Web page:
Magical Raisins (Biology Experiments)

A raisin starts life as a grape and a prune as a plum. What happens to these juicy fruits? See for yourself.
Things Required:
Launch of white seedless grapes
2 drying trays (make your own by spreading cheesecloth or wire mesh over old frames or kitchen cooling racks)
A pot of boiling water
A strainer
4 empty juice cans or large stones

Wash the grapes in cold water and remove those that are bruised. Pull out the stems and place the cleaned grapes in a strainer. Dip them into a pot of boiling water so that the skins may break. Spread the grapes on one of the drying trays so that they may not touch. Using the empty cans, prop the second tray over the first. There are two methods you can use. For four or five days, place the trays by a sunny window, turning them every hour so that the fruit may dry evenly.
Or place the trays on the middle rack of a preheated oven (140°F) (60°C) and let them remain overnight.

When you think they may be dry, remove one or two of the grapes. Let them cool, and test them for moisture. If they still have water in them, let the fruit dry for another hour or so. Then test. If the grape is pliable and chewy, remove the rest from the drying tray.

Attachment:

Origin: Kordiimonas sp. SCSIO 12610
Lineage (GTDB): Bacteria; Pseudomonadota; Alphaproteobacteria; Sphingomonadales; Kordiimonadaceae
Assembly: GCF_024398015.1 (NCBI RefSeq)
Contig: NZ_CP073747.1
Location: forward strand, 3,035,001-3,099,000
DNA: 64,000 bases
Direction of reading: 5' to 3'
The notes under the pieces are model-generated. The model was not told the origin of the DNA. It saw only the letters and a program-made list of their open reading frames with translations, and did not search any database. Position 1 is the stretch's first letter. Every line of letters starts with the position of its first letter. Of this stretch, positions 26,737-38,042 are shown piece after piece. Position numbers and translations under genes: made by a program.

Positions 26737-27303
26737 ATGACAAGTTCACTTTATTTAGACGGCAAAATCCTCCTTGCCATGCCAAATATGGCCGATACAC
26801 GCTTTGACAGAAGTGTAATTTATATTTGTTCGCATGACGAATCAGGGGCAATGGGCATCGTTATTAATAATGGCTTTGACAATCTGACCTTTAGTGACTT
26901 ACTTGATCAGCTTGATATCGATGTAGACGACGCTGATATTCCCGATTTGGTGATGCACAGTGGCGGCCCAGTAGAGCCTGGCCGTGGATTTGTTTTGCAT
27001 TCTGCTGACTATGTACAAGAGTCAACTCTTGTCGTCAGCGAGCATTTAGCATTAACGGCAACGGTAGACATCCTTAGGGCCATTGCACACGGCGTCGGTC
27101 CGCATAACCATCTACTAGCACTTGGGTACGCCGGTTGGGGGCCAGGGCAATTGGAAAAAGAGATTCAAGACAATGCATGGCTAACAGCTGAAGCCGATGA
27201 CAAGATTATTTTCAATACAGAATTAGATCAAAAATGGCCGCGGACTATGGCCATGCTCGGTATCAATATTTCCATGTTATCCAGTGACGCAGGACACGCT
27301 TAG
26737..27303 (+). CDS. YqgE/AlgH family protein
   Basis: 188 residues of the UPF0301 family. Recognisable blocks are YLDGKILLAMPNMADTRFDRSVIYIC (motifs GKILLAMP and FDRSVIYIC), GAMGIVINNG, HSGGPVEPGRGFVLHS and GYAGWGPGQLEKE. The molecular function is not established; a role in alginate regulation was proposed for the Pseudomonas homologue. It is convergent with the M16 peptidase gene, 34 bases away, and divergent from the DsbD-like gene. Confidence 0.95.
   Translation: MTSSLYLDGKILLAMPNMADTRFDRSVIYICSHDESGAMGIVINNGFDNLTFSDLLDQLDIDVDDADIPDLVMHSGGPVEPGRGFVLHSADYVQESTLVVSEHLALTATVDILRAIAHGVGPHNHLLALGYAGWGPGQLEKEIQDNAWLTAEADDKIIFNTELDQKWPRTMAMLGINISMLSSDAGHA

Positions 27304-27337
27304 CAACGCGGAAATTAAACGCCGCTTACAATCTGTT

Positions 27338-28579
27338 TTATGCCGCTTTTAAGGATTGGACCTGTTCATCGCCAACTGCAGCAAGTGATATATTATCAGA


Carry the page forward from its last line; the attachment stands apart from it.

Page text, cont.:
This Is What Happens:
You have raisins!
Put them in a plastic bag and they will last for months and months.
Science Behind It:
Drying as a means of preservation is thousands of years old. Normally fruit rots in a week or less at room temperature. Even in the refrigerator, it will rot after a few weeks.
Fungi that start as spores-tiny seedlike cells-drop from the air and feed on the sugars of fruit and starches. When you dry out the grapes, you are taking away the moisture that the fungi need in order to grow. As long as the dried fruit can’t take in moisture from the air, it will stay edible for many months.

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